A step closer to the legalisation of assisted suicide?

5 January 2012 by

Debby Purdy and husband

The Commission on Assisted Dying, set up in September 2010 and chaired by former Lord Chancellor Charles Falconer, has issued its monumental report on assisted dying in England and Wales.

The Commission was funded by two supporters of assisted suicide, author Terry Pratchett and businessman Bernard Lewis, and despite reassurances that the running and outcome of the Commission were independent, some individuals and groups opposed to the practice regrettably refused to give evidence to the Commission.  Still, the range and quantity of the evidence, which included evidence gathered from international research visits, qualitative interviews and focus groups, commissioned papers, and seminars, is impressive and can be read and watched here.

The report recommends a change in the law, which it deems “inadequate and incoherent”, to allow terminally ill, mentally competent adults to end their lives with the help of two independent doctors.  It does not, therefore, extend to the even more controversial issue of euthanasia, in which the healthcare professional administers the lethal substance, and stays clear of minors and the mentally incapacitated.

In that respect, the report is cautious and pragmatic in its attempt to stimulate a change in the law.  In the eyes of society, the assisted suicide of already-dying competent adults (permitted in Oregon, Switzerland and Luxembourg, for example) is more palatable than the euthanasia of chronically ill children (permitted in the Netherlands).

Further, the practical difference between assisted suicide and non-voluntary euthanasia (i.e., ending the life of an incompetent patient who has not made a decision on the matter) reduces the danger of “slippery slope” arguments.  It is difficult to argue for the presence of a greasy, ominous slope connecting the two practices since a clear demarcation, or step, lies between them:  in assisted suicide, the sufferer takes the lethal drug himself.  It is not physically administered by a third party, as it is in euthanasia.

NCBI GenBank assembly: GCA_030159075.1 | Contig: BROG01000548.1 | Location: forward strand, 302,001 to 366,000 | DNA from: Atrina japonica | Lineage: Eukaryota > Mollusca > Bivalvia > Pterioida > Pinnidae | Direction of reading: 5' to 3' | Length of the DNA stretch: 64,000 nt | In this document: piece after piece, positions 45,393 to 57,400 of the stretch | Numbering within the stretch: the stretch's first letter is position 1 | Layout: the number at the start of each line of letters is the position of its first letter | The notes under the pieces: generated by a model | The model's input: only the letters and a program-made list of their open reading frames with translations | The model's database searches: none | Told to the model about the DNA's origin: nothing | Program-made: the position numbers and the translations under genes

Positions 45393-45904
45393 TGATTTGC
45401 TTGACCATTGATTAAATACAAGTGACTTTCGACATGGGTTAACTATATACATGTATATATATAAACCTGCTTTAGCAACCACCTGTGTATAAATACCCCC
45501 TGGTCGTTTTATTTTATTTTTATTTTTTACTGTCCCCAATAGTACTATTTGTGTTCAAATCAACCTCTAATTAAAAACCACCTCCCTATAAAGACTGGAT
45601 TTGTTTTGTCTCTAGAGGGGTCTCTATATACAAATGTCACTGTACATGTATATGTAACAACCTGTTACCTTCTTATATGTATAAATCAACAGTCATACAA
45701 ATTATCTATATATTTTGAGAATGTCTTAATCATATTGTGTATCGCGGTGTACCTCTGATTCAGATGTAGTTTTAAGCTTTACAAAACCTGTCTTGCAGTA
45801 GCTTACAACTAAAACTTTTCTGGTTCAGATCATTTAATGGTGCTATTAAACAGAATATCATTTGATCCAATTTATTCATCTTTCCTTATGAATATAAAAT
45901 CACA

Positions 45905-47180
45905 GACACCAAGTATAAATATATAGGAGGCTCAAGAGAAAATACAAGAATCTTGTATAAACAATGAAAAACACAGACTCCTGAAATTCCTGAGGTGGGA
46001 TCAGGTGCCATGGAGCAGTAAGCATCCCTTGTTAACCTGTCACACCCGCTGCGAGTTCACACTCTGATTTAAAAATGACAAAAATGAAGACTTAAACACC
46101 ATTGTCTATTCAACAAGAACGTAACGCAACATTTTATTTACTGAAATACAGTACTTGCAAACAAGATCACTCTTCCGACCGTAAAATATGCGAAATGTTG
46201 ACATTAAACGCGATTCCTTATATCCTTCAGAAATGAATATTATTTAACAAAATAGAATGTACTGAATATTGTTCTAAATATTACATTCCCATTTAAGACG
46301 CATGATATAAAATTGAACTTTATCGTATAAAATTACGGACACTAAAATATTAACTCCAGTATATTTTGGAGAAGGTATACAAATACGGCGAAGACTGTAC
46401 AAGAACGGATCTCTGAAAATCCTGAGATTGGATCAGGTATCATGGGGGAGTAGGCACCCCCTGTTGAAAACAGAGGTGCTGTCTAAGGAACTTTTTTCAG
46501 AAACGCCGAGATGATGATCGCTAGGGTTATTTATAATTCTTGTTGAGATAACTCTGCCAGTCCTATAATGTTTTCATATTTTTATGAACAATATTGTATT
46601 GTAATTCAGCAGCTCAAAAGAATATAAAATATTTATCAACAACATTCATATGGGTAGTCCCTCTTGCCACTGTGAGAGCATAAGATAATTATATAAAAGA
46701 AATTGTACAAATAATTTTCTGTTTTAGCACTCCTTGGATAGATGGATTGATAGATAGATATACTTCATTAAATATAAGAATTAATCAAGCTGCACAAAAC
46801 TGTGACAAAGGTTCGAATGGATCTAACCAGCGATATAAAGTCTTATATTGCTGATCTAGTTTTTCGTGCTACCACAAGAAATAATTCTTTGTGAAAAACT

The law

In England and Wales, assisting suicide is an offence under section 2(1) of the Suicide Act 1961, holding a maximum sentence of 14 years.  The European Court of Human Rights has held, notably in Pretty v UK (2002) 35 E.H.R.R. 1  that although such a blanket ban on assisted suicide engages Article 8 of the Convention, such a ban may be “necessary in a democratic society” for the protection of the rights of others and hence justified under Article 8(2) of the European Convention on Human Rights (the right to private and family life).

This is small comfort for GPs and other healthcare professionals who may well shudder at the prospect of being asked by dying patients for advice on how to end their lives.  A helpful answer may be an unlawful one.  This discomfort and uncertainty, on the part of both doctor and patient, combined with a lack of clarity over when prosecution is warranted (even after the landmark case of R (on the application of Purdy) v DPP, form part of the reason why the report calls for a new statutory framework.